Norwegian Standard for acoustic classification of buildings now available in English
A revised version of NS 8175 was adopted on July 1, 2019. Now the standard that establishes four sound classes for buildings has been translated into English.
There is an increasing need for better sound insulation in the community. The Norwegian standard NS 8175:2019 provides standardized classes with better acoustic conditions than the minimum requirements.
The standard establishes limit values for sound classes in the form of:
- airborne sound insulation
- impact sound insulation
- sound level (noise level)
- room acoustic quantities.
Sound insulation in dwellings
One of the most important changes were made on limit values for airborne sound and impact sound insulation for dwellings. An expanded frequency range at low frequencies (at the bass range) is stated to reduce noise annoyance in dwellings. To encourage use of other acoustic classes, the increments between the sound classes for dwellings were also changed from 5 dB to 4 dB. This has also been done for other building types to some extent.
In the revised standard, updates of related documents and guidelines, and unclear wordings were considered. The outdoor noise guidelines in T-1442 for area planning were revised in 2016. Revision of the standard included updates for sound level outside windows of dwellings, outside at least one bedroom, and some other limit values. Also, the provisions concerning limit values for indoor sound levels at night-time and the number of noise events from outdoor sound sources, have been clarified.
Universal design of restaurants and dining rooms
Requirements for acoustic conditions for universal design were reconsidered after introduction in the edition of 2012. The great annoyance of hearing disabled in restaurants and dining establishments were reconsidered. Recommendations regarding reverberation time in restaurant premises related to room volume and the number of people have therefore been introduced in an annex (assessment of acoustic capacity). Also, noise limit values have been included for indoor sound levels in museums, libraries, media centres, art galleries, etc. from outdoor sound sources.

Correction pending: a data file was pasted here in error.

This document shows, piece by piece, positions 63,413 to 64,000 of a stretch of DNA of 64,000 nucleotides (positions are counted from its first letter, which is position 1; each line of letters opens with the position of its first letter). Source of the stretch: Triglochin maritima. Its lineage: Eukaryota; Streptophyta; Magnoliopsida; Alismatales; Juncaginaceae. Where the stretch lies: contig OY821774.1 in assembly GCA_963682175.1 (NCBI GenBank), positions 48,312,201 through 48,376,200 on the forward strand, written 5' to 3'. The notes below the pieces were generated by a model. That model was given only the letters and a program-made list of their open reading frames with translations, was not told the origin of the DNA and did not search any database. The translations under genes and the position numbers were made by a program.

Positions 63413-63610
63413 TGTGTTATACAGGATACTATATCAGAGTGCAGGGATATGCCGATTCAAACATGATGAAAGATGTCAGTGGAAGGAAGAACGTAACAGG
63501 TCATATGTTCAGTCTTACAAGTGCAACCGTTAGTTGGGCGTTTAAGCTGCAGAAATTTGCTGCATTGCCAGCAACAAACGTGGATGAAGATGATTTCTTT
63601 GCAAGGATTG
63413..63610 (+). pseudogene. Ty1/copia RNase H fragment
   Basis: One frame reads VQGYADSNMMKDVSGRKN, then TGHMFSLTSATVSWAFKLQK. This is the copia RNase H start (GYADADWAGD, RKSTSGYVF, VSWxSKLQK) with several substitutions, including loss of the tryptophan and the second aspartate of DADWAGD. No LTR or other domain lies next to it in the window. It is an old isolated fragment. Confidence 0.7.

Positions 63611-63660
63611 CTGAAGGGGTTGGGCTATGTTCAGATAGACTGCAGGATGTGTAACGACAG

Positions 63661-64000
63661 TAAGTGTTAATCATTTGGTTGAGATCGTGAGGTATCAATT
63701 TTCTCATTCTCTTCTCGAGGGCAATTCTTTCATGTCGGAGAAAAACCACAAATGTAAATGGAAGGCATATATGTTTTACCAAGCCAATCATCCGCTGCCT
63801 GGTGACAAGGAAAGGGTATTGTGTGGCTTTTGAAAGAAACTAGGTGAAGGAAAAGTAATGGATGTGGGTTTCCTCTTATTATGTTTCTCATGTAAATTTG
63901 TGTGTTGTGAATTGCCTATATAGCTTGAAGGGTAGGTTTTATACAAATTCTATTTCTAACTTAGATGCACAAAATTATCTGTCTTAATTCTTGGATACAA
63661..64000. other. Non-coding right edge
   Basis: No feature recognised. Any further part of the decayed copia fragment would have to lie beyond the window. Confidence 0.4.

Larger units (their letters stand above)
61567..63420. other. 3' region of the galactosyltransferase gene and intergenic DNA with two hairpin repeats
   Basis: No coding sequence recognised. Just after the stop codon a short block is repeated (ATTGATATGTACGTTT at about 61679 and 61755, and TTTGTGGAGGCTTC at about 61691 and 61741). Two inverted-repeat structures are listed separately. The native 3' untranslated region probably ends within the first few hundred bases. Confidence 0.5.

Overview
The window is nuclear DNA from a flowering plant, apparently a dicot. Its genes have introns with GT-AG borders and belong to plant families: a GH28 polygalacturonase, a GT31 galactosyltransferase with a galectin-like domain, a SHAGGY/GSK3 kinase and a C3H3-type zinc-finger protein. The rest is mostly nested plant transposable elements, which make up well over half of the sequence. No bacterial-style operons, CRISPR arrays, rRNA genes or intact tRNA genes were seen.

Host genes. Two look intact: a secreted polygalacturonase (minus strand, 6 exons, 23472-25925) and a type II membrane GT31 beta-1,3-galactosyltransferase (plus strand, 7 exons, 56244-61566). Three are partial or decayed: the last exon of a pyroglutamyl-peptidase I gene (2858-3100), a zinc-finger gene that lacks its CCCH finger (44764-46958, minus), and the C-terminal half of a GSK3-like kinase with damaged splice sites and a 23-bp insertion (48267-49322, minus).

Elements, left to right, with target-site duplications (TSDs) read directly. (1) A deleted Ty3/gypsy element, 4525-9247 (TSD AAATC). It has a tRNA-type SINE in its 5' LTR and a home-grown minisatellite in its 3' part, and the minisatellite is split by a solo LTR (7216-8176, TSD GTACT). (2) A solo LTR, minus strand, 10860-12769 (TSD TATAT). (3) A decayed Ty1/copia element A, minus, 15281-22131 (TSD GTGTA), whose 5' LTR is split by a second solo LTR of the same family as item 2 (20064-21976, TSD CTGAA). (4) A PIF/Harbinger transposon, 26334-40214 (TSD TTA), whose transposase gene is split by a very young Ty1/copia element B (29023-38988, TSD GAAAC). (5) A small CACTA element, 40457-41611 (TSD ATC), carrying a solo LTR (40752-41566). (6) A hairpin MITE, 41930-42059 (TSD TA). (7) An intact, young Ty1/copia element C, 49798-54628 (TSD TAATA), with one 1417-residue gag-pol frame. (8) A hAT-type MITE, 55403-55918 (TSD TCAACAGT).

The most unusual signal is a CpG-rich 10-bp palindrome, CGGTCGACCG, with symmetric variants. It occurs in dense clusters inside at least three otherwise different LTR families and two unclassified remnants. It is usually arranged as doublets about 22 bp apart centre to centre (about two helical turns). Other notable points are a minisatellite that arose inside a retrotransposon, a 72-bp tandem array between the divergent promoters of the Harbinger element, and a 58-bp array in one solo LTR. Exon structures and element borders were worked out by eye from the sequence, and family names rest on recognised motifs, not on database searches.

A Norwegian study on annoyance in dwellings
The revised limits for dwellings are based on a survey made for the building authorities around the year 2015/2016. The acoustic conditions for dwellings built in accordance with the requirements from 2008 and 2012 were registered. The resident’s evaluation of the acoustic conditions was studied by using an interview survey. The results showed that the acoustic insulation was insufficient at low frequencies, at bass range. This was especially pronounced for impact sound insulation. The annoyance of residents was not comparable with the sound insulation without including the sound insulation at low frequencies. The report is available from DiBK (in Norwegian).
The Building Codes
Norwegian Building Codes give general requirements for sound insulation and noise conditions in buildings. For the technical requirements, the class C in the Norwegian standard NS 8175:2012 is referred. This standard has been revised, and an improved edition was published in 2019.
The Norwegian standard establishes four acoustic classes for buildings, A, B, C and D. Class A represents the limit values that provide especially good acoustic conditions, while class D the poorest. The criteria for acoustic conditions are divided into four sound classes (A to D) so that the limit values for buildings or parts of buildings can be selected according to their intended use. The updated Norwegian standard, NS 8175:2019, has several more or less substantial changes.
The Technical Building Codes (TEK) regulate requirements for acoustic conditions in the form of functional requirements. Changes in Building Codes are decided by the government and authorities. In 2019/2020, the revised provisions of the Norwegian standard and revised limit values are being analysed for consequences on economical and other matters.
Standards Norway are waiting for results of the analysis and hope that the revised edition of NS 8175 is accepted also for use in accordance with the Building Codes.
Norwegian Building Acts and Regulations